5. i was not trying to contradict what you do at all Dave. I totally get it. The goal is to always be able to spin your natural cadence in the biggest gear possible. That is where you would be most comfortable and therefore faster. I have recently converted my commuter to ss and it really feels different in a good way. FOrces you to get stronger when you face hills, wind and stuff because all you have is one. I am transitioning to 1 x 9 on my MTB as I rarely get out of the big ring now anyway so why lug the extra pound of junk. It's funny how as I have been riding longer I feel the need for less and less crap on my bike. Oh yeah that gear is ridiculous. I was out and about doing 40/20 on my 29er and that shit would be stupid hard at BIrch. It sure takes a commitment and your results do speak for themselves.

  6. didn't some guy win like 7 TdF with a really fast cadence (NOT mashing).

  7. yes. LA did. However, I remember reading about his training for that cadence and it was a combo of high cadence and really low cadence, big gear mashing.

    My own experience with this was there was a training ride I did at GB a couple of years back and the wet sand got on my chain and I had horrible chinsuck issues in the middle ring. SO I stayed in the big for 3 hours. 44-34 was my smallest gear. I had a great ride that day. More importantly was the follow up ride 3 days later at BIrch. I absolutly flew up the climbs like I never had before out there. Gears that I had never seen before going up climbs in like 32/18 at like 90 rpms seated. Up til that point I was mostly using 32/30 or 34 at like 100rpms. I even did a few in the big ring which I had never even considered until then.

    I also don;t think that Lance ever realy spinned more than a 120. 2-1 gearing for SS means on the flats you are going to need to spin a ton to maintain 40km which we easily attain on the flats here in Manitoba.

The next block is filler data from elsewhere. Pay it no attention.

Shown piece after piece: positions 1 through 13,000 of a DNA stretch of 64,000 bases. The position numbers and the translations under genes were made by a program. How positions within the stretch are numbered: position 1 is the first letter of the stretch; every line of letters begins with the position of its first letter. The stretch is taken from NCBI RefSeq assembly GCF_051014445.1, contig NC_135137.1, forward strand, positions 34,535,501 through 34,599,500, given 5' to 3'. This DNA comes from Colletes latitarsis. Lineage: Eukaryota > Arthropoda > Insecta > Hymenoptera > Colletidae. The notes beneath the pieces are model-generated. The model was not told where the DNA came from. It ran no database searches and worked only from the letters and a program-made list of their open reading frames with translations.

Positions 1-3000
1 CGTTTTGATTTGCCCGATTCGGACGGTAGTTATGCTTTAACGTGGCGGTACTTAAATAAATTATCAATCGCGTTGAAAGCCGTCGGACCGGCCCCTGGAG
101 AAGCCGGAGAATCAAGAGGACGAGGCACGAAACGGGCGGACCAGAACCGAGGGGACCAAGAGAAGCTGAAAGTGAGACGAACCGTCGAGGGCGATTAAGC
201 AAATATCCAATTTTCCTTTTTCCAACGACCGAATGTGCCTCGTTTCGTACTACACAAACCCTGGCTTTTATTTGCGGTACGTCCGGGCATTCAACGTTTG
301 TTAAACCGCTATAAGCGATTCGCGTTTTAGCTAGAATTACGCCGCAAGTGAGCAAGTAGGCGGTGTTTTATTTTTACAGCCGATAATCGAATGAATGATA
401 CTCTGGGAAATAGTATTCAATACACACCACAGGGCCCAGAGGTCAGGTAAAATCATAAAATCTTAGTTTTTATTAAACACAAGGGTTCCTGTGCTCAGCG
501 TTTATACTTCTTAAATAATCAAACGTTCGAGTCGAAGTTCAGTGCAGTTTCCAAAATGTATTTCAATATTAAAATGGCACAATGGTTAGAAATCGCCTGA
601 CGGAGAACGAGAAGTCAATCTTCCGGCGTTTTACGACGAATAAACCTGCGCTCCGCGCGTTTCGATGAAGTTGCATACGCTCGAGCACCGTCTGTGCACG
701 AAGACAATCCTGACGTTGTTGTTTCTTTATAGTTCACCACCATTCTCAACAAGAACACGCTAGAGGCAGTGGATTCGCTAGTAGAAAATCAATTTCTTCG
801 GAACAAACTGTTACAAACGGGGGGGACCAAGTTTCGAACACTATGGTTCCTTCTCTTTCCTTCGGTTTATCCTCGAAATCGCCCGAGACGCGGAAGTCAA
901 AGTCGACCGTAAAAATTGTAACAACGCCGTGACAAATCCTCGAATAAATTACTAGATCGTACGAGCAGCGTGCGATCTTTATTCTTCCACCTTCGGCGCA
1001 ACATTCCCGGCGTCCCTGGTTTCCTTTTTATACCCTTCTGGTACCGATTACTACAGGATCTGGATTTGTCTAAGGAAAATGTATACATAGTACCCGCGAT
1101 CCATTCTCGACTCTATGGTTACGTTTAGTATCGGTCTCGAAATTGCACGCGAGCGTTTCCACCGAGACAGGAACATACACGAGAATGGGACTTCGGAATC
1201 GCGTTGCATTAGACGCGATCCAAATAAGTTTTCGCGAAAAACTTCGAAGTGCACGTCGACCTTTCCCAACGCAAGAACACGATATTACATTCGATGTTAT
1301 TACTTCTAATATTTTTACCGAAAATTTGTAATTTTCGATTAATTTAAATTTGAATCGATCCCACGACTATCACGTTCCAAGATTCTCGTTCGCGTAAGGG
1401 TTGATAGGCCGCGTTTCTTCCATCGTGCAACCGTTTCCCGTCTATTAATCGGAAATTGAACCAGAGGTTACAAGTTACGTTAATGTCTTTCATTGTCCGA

You get that 29er together yet Kevin? Welcome to the darkside!!

    Besides what the hell do I know anyway, I have won like 6 races total in my racing career and all of them WNS races.

  8. I imagine that being force by chain suck to move to the big ring may have given you an appreciation for the bigger things in life, but there is no training effect from one ride or in 3-days. 6 months maybe. Our muscles only do one thing and that is contract, so it is all about the load they must move. Higher loads = more mechanical, and easier loads = more aerobic. This is an endurance sport.

    When people were making noise about LA spinning, they were trying to explain why he was so dominant. They were referring to the lactate production at different cadences, or efficiency. Efficiency is usually though of a 02 consumption. Lower consumption = more efficient. According to the commentators, LA was spinning much faster then the other competitors, and this was their explanation for his climbing abilities. A simplistic explanation to feed the masses. Any ex. physiologist will just roll their eyes and pat you on the back if you made this claim. Biomechanically mashing tends to be a little more efficient for TTs, and spinning for longer efforts (90 – 110). Mountain bikers tend to have lower overall rpms then road, with track and bmx having the highest. The key is to find/train a cadence, which is most efficient for you given your talents, bike, terrain, sport, fitness level etc. Ether way you have to be able to pump it out at 40-50 rpm, or 120 rpm when you single speed. B2B is the perfect example of a hellish ss course. The opening road section is a nightmare of spinning, followed by wallowing in sand, then repeat until you are dead. If you want to place in this race you have to push a very large gear for the road section or get dropped. Interestingly, I have typically used a gear with is too small, rather then my typical overkill gear for B2B.

    The last point to consider is RPE and cadence. There is an interesting phenomenon with cycling. At the same watts but different gears (i.e., rpm) you have a different RPE. We have all experienced this. Mashing out 300 watts in 50/14 feels like crap, and hammering out 300 watts in 44/16 might feel good, but spinning out 300 watts at 200 rpm with 38/18 would burn you out. In all cases you are pushing 300 watts but the RPE is very different. Psychologically it is harder to push a bigger gear then a smaller one, but small gears don’t feel like we are working.

    Chose your poison well.